Though there is inherent uncertainty about the future, a supply chain network risk analysis can be conducted; by using information available, the future business environment can be characterized. Network design decisions have a significant impact on the performance of the supply chain. Though designing a supply-chain network can cut costs within a company, it is important to note the supply chain is not static but rather a continually improving model and adapt in response. The allocation of supply sources and markets to facilities has a significant impact on performance because it affects total production, inventory and transportation costs incurred by the supply chain to gratify customer demand. Good network design decisions increase supply chain profits, whereas poor network design hurts profit.
Keyword: Supply chain network design
The design of a supply chain network (SCN) is an evolution of the basic supply chain. Usually, due to rapid technological advancement, organizations with a rudimentary supply chain can develop this chain into a more multifaceted structure involving a higher level of independence and connectivity between organizations, this constitutes a supply chain network. Supply Chain Network can also be used to show the flow of information and materials across different organizations. Key elements of supply chain networks are external suppliers, production centers, distribution centers (DCs), demand zones, and transportation assets.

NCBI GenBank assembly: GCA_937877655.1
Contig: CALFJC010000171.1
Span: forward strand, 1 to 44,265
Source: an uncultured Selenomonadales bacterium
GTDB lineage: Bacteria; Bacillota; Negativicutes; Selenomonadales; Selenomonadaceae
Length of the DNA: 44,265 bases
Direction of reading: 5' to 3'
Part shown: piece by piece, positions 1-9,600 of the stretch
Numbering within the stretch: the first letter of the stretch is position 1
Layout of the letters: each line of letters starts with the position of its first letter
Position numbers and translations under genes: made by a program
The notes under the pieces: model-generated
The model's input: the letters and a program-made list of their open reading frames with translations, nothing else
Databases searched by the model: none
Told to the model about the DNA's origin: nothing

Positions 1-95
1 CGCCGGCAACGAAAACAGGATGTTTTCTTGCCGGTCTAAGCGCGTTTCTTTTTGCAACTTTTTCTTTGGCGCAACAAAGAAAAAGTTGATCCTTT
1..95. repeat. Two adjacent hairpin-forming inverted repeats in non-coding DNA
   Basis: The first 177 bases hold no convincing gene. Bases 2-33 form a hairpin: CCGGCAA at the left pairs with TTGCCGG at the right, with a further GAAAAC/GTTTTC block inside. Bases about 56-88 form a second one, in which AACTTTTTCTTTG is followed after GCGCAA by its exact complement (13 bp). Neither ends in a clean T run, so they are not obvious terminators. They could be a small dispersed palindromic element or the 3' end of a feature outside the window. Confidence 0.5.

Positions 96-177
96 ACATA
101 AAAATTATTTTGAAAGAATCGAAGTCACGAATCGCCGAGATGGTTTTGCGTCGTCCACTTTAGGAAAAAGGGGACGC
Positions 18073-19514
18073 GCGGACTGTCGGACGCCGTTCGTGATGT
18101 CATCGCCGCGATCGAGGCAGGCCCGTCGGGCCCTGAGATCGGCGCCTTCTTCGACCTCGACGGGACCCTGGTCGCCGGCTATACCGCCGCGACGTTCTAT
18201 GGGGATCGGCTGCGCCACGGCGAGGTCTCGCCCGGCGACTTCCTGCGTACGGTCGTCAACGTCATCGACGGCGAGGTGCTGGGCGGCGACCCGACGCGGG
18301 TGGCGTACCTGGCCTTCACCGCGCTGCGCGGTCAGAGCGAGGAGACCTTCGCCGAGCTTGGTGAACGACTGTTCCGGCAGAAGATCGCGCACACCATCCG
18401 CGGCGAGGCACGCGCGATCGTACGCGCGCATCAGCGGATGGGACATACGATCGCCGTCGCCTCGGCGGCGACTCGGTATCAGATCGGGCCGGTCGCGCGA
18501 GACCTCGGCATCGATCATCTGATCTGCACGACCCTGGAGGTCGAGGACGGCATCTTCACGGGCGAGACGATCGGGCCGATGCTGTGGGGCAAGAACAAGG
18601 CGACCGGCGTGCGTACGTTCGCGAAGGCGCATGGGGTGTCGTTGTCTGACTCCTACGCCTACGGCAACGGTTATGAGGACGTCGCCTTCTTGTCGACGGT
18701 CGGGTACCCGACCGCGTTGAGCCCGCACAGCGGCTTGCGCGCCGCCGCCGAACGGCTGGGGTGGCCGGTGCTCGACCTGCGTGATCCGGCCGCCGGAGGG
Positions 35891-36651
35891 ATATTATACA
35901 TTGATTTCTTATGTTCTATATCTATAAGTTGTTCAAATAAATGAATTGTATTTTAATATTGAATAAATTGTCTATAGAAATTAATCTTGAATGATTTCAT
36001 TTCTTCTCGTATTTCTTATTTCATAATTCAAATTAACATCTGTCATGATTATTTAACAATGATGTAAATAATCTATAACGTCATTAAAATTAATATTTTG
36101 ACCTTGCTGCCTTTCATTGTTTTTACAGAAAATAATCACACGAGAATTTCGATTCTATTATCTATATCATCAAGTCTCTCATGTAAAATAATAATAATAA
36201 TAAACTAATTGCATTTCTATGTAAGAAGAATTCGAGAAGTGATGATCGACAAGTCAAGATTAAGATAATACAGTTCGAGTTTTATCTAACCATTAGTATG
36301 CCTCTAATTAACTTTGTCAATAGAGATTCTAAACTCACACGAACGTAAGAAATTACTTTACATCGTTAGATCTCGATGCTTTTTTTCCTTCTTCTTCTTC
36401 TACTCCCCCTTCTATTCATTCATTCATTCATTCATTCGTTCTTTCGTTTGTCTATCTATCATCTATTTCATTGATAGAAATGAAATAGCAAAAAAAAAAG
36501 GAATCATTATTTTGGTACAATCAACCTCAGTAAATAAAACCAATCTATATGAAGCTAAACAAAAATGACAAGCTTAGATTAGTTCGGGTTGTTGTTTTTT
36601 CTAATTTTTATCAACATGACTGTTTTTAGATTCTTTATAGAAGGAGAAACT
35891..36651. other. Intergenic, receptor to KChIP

Role of network design
Network design decisions have a significant impact on the performance of the supply chain. These decisions determine the supply chain configuration and set constraints within which other supply chain drivers can be used either to decrease supply chain cost or to increase responsiveness. Facility location decisions have a long-term impact on a supply chain’s performance because it is very costly to shut down a facility or move it to a new location. Capacity allocation decisions also have a significant impact on supply chain performance. Although capacity allocation can be altered more easily than location, capacity decisions tend to stay in place for several years. Allocating too much capacity to a location results in poor utilization, and resultant higher costs. Allocating too little capacity results in poor responsiveness if demand is not satisfied or high cost if demand is filled from distant facilities. The allocation of supply sources and markets to facilities has a significant impact on performance because it affects total production, inventory, and transportation costs incurred by the supply chain to gratify customer demand. Good network design decisions increase supply chain profits, whereas poor network design hurts profit.
Factors influencing network design decisions
Broadly speaking, network design decisions are influenced by strategic, technological, macroeconomic, political, infrastructure, competitive, and operational factors.
Framework for making network design decisions